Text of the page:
Part 42: A Belated Mechanics IntroA Belated Mechanics Intro:
Man I miss this bar music.
Well I have to admit that I've been a very bad boy in that I simply jumped into the game without describing the system for the uninitiated. I'll edit the OP to link to this post and I'll do my best to update mechanics stuff in the future. After all, I'm playing a game, not (just) writing a goddamn novel.
Hopefully this will make understanding of the game more accessible to people who aren't Infinity Engine veterans.
It's important to remember that Torment and all the other Infinity Engine games were based on the 2nd edition ruleset of Dungeons & Dragons, AKA Advanced Dungeons & Dragons, named as such for being the most grotesquely bloated ruleset on the face of the planet until Hackmaster came along to parody it.
First, attributes. These are your physical and mental stats that determine you competence in six areas. They go from a minimum of 1 to a maximum of 25. An attribute of 20 or above is something in the realm of the Gods. Generally in AD&D you roll 3 6-sided dice and add up the total to give you a result (giving you a stat that is, on average, between 8 and 13). However, Torment goes by a point-based system instead.
Strength: Physical muscle and power, determines to hit and damage in melee combat as well as how much stuff you can carry and your ability to break down doors. In a few rare instances you can use your strength to intimidate others. Our strength is shitty.
Intelligence: Normally Intelligence is useless for every AD&D class except mages, but since the multiverse in Torment is affected by belief and thought, a high Int is critical for making a powerful character in Torment. Since most fighters and thieves don't invest in Int at all because it doesn't help their class, the game isn't nearly as rich if you don't go mage. Int helps improve your ability to identify items at a glance, as well as what level of spells you can learn. It also affects TNO's ability to regain memories and his dialogue options. In normal AD&D games, exceptionally high intelligence gives you immunity to illusions. Unlike in other Infinity Engine games, you have a 100% chance of learning a new spell. Our intelligence is the highest achievable by a simple die roll, one of the best minds in a nation. Think of TNO being as a horribly scarred Dr. Gregory House who can shoot bolts of death out of his eyes.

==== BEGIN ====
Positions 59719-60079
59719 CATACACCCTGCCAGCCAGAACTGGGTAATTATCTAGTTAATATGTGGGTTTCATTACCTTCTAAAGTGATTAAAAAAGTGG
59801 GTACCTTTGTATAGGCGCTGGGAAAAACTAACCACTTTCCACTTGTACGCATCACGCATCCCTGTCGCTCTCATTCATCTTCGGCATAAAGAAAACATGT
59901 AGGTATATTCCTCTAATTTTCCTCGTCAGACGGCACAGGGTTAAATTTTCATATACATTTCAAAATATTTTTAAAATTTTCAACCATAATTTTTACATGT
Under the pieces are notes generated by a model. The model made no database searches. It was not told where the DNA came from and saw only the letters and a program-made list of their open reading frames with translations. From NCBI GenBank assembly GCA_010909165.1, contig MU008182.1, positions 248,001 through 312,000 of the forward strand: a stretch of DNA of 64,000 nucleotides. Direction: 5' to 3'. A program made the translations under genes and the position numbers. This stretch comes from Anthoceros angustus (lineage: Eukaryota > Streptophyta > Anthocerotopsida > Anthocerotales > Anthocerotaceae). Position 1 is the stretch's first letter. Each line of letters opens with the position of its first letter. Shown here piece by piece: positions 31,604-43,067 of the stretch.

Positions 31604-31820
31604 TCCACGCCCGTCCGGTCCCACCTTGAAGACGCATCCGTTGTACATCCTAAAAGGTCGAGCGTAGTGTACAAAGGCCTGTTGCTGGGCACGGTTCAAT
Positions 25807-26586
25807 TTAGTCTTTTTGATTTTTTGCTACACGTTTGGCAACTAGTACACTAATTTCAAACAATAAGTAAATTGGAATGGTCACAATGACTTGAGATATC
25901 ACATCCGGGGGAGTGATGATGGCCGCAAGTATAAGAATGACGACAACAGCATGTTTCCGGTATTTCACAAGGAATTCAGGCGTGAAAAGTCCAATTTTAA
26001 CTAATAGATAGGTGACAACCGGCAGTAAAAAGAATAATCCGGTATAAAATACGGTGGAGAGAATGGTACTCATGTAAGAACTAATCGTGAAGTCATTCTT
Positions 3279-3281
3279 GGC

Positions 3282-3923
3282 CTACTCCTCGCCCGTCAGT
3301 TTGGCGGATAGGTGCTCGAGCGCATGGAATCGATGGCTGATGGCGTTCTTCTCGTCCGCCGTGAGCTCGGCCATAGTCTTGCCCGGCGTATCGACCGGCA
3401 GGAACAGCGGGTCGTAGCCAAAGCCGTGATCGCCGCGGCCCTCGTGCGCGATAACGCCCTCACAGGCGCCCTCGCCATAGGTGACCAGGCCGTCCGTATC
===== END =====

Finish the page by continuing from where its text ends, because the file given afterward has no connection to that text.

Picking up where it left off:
Wisdom: Will, perception, and insight. Wisdom is marginally more useful for everyone in standard D&D, since it can improve your ability to shrug off some spells and effects. In normal AD&D games, at exceptionally high levels you gain immunities to certain enchantment spells like Charm and Domination. Our wisdom is red because it's currently being boosted by a magic item. This is THE most important attribute in Torment since at exceptionally high levels you get bonuses to experience gained, and it also enriches dialogue option things (neither of which are standard rules in traditional AD&D). TNO has reached a level of wisdom that only the Powers/Gods themselves can reach.
Dexterity: A high dexterity improves your aim in ranged combat as well as your ability to dodge attacks. You also act a little faster in combat. For thieves, a high dex also gives you certain bonuses to your thieving skills, but overall in Torment Dex isn't all that important since there aren't really any missile weapons and you can improve your Armor Class in plenty of other ways. TNO has crappy dex.
Constitution: Health and vitality. Again, in traditional AD&D, you get bonuses to health each level with high Constitution but for non-warriors the highest bonus you can get is +2/level. In traditional AD&D it has other effects like determining your chance of surviving Ressurection (which seems kind of self-defeating that you might not survive a Ressurection). For the Nameless One it drastically improves his ability to regenerate health. You'll often see this when you see a green +1 popping above TNO's head. Crappy con, but I plan to change this later after improving Int, Wis, and Cha a bit. Trust me, it is SWEET to see TNO regaining 1 point of life every split second until he's back up to full.